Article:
3. What is your writing style like? Are you a plotter, a pantster, or something in-between? Did you find, (as I did), that your style changed when you had to write sequels under contract?
Oh my gosh, Dianne, I am the world’s worst pantser! I’ve tried to plan things out beforehand, but I always end up departing from my plan so radically I might as well not have bothered. For Survival Colony 9, all I had when I started was the setting, the name of my narrator (Querry Genn, a teen with memory loss), and the barest idea of a monstrous antagonist. Everything else emerged during the writing. This method (if you can even call it a method) produces lots of amazing discoveries, but also lots of plot holes, continuity errors, and other lapses that have to be fixed in revision. But I’ve stuck to my pantser ways, even through the writing of two sequels to Survival Colony 9. I’m currently planning a YA alt-history which will require a ton of research, so maybe that’ll change me. I doubt it, though!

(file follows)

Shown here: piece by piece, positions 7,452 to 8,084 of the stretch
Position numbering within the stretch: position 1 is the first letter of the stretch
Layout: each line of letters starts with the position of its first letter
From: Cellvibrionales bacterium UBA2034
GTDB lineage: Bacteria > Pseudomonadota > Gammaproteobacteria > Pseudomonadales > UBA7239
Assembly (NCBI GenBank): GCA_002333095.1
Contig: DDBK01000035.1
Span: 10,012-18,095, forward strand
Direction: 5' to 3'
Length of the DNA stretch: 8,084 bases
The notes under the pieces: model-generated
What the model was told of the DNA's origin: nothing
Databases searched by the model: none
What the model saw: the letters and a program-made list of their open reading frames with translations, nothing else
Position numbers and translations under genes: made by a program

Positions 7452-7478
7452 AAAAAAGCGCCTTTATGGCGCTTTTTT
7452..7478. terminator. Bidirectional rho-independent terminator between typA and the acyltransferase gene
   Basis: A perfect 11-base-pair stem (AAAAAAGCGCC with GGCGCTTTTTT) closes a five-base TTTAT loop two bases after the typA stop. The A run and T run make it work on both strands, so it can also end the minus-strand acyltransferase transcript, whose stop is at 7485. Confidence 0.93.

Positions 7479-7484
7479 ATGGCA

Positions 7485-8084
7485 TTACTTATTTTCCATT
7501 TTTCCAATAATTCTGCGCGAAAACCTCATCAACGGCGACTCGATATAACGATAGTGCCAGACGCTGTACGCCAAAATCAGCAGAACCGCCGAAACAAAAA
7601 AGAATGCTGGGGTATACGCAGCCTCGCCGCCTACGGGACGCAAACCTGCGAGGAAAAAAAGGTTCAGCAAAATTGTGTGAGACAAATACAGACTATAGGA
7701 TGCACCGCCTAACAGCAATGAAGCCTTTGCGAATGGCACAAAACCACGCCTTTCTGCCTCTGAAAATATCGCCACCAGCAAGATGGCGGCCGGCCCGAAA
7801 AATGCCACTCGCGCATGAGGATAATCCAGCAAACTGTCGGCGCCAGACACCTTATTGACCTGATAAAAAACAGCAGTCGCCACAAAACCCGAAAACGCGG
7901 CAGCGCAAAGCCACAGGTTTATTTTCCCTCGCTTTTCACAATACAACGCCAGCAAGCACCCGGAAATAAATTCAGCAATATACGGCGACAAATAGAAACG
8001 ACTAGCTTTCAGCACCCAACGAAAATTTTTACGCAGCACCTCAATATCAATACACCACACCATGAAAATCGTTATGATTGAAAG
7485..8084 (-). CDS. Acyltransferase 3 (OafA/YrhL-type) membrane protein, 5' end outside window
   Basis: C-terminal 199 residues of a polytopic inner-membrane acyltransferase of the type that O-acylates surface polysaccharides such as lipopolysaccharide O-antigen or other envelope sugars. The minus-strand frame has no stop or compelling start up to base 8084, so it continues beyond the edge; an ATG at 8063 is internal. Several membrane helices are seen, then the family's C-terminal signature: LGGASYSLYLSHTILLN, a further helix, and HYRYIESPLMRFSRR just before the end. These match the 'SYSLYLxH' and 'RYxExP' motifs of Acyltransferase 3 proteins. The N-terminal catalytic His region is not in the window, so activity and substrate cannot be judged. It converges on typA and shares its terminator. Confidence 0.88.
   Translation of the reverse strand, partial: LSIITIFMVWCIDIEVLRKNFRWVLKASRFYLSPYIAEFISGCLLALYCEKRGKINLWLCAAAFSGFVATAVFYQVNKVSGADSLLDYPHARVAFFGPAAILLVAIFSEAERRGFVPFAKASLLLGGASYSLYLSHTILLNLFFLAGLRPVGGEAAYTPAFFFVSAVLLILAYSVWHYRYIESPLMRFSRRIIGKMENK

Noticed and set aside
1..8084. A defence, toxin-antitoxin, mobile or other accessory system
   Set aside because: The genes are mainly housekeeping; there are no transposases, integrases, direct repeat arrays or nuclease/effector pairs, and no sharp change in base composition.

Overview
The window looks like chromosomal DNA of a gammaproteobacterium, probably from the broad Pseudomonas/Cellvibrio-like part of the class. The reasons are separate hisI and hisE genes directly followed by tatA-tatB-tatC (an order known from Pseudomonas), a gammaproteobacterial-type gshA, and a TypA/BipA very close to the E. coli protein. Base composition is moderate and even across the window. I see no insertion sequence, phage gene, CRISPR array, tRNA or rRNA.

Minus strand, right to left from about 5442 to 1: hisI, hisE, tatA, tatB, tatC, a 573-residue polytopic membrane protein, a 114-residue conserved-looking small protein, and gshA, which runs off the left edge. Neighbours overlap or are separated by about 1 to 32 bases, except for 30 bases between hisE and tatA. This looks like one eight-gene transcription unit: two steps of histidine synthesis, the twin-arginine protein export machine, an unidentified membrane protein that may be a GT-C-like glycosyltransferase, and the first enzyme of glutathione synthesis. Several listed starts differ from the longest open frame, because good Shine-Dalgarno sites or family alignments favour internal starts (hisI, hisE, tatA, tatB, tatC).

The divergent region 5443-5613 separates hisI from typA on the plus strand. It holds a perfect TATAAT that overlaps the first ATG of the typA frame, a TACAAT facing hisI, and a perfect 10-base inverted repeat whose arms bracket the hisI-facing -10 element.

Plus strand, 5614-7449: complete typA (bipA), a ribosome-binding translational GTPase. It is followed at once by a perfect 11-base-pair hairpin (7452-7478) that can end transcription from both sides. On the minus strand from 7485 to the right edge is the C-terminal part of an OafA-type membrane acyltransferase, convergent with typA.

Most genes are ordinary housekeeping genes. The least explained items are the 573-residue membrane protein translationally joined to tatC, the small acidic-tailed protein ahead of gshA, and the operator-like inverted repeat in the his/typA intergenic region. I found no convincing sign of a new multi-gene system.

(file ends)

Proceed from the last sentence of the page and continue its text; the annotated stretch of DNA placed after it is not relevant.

4. Without giving away any spoilers, can you share any details about your revision process with your editor? Things you had to change, compromises you had to make, etc?
Excellent question. For the most part, I saw eye to eye with my editor, Karen Wojtyla; or to put this another way, she saw things in the manuscript I hadn’t even noticed—themes, character relationships, symbolic echoes—and she encouraged me to deepen and enrich those elements. She did ask me to heighten the tension in the early chapters, play up a love interest, and make other substantial changes, but in all those cases I trusted her instincts and had no problem doing what she asked. Only in one instance did we go back and forth a few times. She had a huge problem with one of the features I’d given the story’s monsters—the Skaldi—and it took me a long time before I realized she was right and I had to give up something I loved for the sake of the story.
5. Tell us about the Skaldi.